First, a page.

I’ve often heard the sentiment, “I’m the designer, so at the end of the day shouldn’t a client just let me make the design decisions?” The problem with the “I’m the designer” approach is that it relies on (relatively arbitrary) title-based authority, and arbitrary authority is easily countered. “I’m the designer” is easily canceled-out by “I cut the checks.” And here we are, stuck back in an unproductive adversarial relationship.
Let’s look at a little parable. Say you go to a new doctor for a check-up. She says “I don’t have time to explain why, but I need to cut off your arm and I need to do it now. Trust me, I’m a doctor.” Your next move probably involves sprinting for the door.
Now let’s say you’ve been working with your doctor for a little while. She routinely listens to your concerns and observations, and incorporates them into her recommendations. You feel listened to, respected and important to this doctor. Then one day the doctor says “I know this is hard, but I need to cut off your arm. I need to do it now, and I don’t have time to explain why. Later I’ll tell you everything, but right now you just have to trust me.” Hmm … now you might just let her cut off your arm.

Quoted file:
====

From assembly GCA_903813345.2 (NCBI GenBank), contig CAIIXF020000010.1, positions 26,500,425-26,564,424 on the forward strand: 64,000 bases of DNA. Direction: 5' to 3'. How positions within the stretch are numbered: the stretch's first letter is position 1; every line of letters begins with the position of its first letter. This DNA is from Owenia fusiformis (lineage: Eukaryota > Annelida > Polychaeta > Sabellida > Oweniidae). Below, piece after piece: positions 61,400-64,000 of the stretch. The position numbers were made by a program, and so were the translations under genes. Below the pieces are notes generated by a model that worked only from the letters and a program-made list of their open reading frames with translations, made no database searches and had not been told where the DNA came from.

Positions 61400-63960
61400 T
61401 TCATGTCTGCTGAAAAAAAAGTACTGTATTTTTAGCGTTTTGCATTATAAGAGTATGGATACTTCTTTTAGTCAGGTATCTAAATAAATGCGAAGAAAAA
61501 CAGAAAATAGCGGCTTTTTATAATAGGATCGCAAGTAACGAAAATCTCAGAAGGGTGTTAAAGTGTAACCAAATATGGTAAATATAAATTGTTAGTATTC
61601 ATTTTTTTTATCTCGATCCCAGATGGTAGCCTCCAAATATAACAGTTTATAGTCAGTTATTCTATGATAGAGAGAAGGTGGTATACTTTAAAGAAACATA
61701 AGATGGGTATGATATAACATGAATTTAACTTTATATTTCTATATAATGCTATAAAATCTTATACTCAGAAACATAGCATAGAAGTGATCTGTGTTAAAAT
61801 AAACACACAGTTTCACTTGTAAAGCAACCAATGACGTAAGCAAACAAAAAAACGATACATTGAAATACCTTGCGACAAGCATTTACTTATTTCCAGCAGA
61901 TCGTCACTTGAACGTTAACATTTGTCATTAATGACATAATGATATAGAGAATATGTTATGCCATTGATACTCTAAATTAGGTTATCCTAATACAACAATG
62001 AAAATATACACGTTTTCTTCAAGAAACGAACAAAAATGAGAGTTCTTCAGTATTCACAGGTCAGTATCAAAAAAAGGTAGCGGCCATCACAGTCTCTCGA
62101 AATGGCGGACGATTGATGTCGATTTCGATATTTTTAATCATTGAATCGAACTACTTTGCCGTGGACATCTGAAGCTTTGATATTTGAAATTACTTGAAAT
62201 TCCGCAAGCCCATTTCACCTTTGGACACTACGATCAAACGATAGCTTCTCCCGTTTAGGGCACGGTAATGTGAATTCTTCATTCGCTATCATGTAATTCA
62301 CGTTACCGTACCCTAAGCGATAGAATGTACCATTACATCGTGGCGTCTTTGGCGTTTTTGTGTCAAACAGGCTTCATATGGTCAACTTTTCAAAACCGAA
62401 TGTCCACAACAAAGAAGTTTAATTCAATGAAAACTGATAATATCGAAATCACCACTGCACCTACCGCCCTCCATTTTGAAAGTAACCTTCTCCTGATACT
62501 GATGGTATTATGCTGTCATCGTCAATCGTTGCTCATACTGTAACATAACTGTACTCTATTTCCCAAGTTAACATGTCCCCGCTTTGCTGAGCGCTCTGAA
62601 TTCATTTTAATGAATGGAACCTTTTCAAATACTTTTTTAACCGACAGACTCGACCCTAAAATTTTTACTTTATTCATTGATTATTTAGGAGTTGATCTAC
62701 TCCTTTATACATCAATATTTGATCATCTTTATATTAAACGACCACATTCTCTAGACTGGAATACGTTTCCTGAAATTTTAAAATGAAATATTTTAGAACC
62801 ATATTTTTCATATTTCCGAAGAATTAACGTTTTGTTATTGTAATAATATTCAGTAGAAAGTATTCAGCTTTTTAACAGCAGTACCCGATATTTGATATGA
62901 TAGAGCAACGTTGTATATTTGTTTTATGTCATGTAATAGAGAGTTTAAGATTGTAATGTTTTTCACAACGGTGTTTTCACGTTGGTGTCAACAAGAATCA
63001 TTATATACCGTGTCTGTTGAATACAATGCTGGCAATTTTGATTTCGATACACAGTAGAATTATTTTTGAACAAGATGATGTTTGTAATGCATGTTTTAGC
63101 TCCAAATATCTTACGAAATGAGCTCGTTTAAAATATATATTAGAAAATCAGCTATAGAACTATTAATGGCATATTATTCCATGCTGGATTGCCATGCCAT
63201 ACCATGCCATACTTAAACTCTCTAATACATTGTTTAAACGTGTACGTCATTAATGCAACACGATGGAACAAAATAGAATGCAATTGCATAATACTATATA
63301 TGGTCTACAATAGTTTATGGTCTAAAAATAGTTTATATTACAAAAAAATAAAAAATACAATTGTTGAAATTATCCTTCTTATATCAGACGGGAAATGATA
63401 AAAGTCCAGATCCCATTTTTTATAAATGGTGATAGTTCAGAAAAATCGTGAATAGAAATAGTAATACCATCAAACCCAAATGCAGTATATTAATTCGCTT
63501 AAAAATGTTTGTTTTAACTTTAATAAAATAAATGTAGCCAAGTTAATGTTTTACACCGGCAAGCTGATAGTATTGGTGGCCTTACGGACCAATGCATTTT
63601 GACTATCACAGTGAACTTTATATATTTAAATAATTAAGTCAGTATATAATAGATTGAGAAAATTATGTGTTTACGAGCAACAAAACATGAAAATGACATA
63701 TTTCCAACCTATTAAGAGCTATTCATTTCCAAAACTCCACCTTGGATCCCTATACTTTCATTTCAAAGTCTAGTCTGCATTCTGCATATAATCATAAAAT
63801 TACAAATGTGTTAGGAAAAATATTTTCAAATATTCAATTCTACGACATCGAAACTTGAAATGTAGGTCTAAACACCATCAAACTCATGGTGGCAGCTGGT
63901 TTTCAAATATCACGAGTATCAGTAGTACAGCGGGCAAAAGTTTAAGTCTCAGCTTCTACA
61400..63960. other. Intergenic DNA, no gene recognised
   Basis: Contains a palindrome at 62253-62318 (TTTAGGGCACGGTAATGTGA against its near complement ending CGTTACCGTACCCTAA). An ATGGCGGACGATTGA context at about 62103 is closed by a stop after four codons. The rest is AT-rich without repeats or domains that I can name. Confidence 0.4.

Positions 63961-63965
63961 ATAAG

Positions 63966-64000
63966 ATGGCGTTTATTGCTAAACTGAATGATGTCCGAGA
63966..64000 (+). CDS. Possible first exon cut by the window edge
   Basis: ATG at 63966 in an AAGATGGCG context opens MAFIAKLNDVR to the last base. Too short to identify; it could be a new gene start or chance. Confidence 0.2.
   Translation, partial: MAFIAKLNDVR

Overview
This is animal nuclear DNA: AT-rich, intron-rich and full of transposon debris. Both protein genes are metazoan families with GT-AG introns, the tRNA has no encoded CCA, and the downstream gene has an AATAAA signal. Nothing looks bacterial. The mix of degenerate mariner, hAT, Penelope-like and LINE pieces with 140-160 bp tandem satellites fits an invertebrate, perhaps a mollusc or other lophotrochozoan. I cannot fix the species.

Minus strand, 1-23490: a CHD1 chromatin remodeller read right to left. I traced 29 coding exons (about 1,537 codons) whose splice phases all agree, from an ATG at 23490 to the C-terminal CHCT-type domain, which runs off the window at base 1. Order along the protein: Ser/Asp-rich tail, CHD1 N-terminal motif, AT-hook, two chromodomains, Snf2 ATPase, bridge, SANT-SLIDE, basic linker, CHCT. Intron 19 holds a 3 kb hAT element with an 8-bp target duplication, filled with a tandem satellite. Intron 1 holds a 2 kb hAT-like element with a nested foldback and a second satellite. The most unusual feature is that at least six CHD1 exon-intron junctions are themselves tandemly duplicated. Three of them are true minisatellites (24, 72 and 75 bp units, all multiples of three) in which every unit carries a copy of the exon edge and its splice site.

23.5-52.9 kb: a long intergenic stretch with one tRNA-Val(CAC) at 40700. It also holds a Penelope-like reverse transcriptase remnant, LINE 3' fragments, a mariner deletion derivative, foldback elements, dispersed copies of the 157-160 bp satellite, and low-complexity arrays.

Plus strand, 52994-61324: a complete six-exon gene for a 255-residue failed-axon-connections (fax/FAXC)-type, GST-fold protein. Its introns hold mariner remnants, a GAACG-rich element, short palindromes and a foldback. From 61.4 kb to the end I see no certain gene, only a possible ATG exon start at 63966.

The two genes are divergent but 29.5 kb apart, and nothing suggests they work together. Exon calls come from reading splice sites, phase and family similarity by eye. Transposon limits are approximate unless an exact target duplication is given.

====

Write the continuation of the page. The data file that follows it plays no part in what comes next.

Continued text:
That’s earned authority. Every time you show your client that you’re listening to their concerns, including them in the process, and making better work because of it, you earn more of their trust. And when emergencies do happen, and you really need to, you’ll be able to cash in those credits because your client knows you’re acting in their best interest.
OK, now your clients are happier, your work is better, and you’ve got a warm fuzzy feeling about the people who pay the bills. Now that we know how to work with clients, co-workers are a snap, right? Right?
Being part of a team
If only it were that simple. Working with others is one of the most rewarding activities we can do in life. We’re wired for it. Humans are social animals – heck, it’s how we’ve survived this long. You think one person can fend off a giant sloth? Think again, my friend.
When we feel connected to others, we feel better about our lives and ourselves. Even our life expectancy goes up when we have rewarding social relationships. Collaboration is actually so essential to who we are as a species, that our biology responds positively to it. That’s convenient, because it just so happens that collaboration is an extremely successful strategy.